Anyway, when you reference in your blog that the first 175 years of our existence as a country was without government involvement in the lives of people, you couldn’t be more mistaken.

      I’m not going to write an outline of history here to show you that government has always been involved in the welfare of both individuals and corporations. It is self-evident, and it is perpetuating a myth to pretend otherwise. Whether it was local, state, or federal governments that regulated the conduct of people or corporations, doesn’t really matter, does it? From the founding of the Republic, some level of government has either interfered with and obstructed freedom or else has promoted and facilitated its exercise in some way.

      When you say that Republicans advocate, “Get government out of the way…and the people will take care of themselves,” you are no doubt correct that such is their position. But such a seemingly anarchistic declaration is hollow. It was never true that government has been “out of the way” and it will never be true. To the extent that it relates to anything in reality—that government is not the ONLY instrument of well-being—it is believed by Democrats, too. Obama has said many, many times that government is not the answer to all problems.

      So, until Republicans quit perpetuating the myth of smaller government—a myth they never live by while governing—then we will always be at each other’s throats, politically speaking.

      Duane

      Like

      Reply
  4. ansonburlingame

     /  February 1, 2010

    duane,

    If one watches the SOTU address the immediate impression is of a great orator (which Obama certainly is). If one reads and reflects carefully what he says transends oration and reveals substance. It was the same substance as a year ago. No change in policies of directions or MORE government.

    He then calls for Republicans to “work with me”. To do what, enact his politicies which are fundamentally opposite from conservative causes.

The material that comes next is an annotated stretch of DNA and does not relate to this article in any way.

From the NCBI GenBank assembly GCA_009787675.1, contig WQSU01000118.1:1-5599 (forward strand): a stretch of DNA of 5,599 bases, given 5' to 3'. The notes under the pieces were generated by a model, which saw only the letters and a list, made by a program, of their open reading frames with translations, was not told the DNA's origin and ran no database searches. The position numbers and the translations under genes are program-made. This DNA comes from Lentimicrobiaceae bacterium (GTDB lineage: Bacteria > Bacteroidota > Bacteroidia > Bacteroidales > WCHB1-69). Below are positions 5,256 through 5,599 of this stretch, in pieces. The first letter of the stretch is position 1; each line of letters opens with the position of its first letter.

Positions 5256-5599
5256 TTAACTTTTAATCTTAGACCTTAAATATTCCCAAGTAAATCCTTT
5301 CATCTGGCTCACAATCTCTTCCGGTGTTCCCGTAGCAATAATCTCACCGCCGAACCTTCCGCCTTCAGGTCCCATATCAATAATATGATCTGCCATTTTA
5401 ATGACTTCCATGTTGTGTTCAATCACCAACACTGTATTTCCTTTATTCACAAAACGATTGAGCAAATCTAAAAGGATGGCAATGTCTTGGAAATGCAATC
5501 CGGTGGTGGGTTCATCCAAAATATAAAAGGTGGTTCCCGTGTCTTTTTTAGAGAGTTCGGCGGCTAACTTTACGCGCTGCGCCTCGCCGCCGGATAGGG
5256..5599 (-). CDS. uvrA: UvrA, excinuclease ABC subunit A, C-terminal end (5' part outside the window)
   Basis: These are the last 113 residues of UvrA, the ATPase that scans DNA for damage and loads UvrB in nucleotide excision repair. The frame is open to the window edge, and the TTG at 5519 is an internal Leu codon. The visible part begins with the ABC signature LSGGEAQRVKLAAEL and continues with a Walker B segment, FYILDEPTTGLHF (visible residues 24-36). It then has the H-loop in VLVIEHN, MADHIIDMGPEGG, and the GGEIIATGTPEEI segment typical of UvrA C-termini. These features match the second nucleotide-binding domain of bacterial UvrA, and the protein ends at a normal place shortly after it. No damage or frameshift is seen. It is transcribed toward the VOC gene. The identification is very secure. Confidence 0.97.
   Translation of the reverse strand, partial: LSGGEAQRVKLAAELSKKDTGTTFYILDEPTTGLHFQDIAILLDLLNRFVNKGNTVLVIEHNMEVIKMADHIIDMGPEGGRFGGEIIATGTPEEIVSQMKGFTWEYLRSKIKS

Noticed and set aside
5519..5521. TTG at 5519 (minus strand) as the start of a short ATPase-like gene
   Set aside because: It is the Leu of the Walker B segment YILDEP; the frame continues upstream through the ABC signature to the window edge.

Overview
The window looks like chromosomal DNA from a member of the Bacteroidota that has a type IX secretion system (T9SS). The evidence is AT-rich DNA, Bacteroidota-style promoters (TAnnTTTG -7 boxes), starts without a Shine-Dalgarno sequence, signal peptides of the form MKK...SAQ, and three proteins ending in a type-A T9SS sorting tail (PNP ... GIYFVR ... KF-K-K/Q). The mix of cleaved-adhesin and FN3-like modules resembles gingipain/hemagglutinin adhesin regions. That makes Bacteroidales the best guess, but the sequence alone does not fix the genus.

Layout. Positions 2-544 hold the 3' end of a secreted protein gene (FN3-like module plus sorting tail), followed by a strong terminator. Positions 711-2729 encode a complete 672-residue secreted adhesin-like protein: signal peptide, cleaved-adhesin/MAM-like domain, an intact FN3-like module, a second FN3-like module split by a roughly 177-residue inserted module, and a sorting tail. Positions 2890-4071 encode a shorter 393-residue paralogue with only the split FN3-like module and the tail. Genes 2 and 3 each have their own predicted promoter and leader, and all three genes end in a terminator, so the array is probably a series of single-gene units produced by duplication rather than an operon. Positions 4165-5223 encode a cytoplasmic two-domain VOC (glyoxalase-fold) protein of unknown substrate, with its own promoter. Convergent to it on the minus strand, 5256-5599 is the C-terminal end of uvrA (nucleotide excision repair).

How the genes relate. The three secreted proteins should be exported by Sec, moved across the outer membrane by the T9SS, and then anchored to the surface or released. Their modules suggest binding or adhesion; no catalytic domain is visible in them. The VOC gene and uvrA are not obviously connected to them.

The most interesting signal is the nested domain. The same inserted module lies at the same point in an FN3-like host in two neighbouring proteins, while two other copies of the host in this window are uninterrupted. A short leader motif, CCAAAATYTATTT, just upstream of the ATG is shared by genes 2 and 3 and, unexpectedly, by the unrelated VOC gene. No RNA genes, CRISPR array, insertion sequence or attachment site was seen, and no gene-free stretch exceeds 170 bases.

How I ask can there be a bi-partisan environment with such stark and fundamental differences of political views? If they are true to their beliefs whenever such policies are brought to the floor for a vote there will be substantial if no unanimous Republican objection and NO to the vote.

    Only if in constructing the bills upon which votes are cast the Dems allow Rep input and incorporation into the bills will biparisan votes occur. It is that stonewalling by Pelosi, et al that has created the climate of Wash and Mass voters know it.

    And yes, for sure you and I will always be at each other’s throat’s politically for that very reason. Only in some limited areas will we agree (see my post on your Choice blog) and the need to get big money out of politics, all big money, not just corporattions.

    Anson

    Like

    Reply
  5. Duane Graham

     /  February 1, 2010

    Anson,

    As Obama said today:

    In order to meet this challenge I welcome any ideas from Democrats and Republicans. What I will not welcome, what I reject, is the same old grandstanding when the cameras are on and same irresponsible budget policies when the cameras are off.

    The truth is, Anson, that Republicans are not offering anything new. What they are offering is more of the same philosophy that drove us off the road.

    Obama also said this today:

    If we had taken office during ordinary times, we would have started bringing down these deficits immediately.

    We can’t simply move beyond this crisis; we have to address the irresponsibility that led to it.

    Either you believe Obama or you don’t. He has clearly said that he wants to address the long term deficit (which is projected to go down in upcoming years), but he has just as clearly said now is not the time to stymie government spending. Most economists this side of Rush Limbaugh agree with that.

    Duane

    Like

    Reply
  6. ansonburlingame

     /  February 2, 2010

    Duane,

    And when Obama is through we will be paying almost a $1 Trillion (OK $840 Billion) a year on debt interest alone while all government discretionary spending will be $570 Billion PER YEAR. Those numbers are right out of the Wash Post along with the words “terrible consequences”.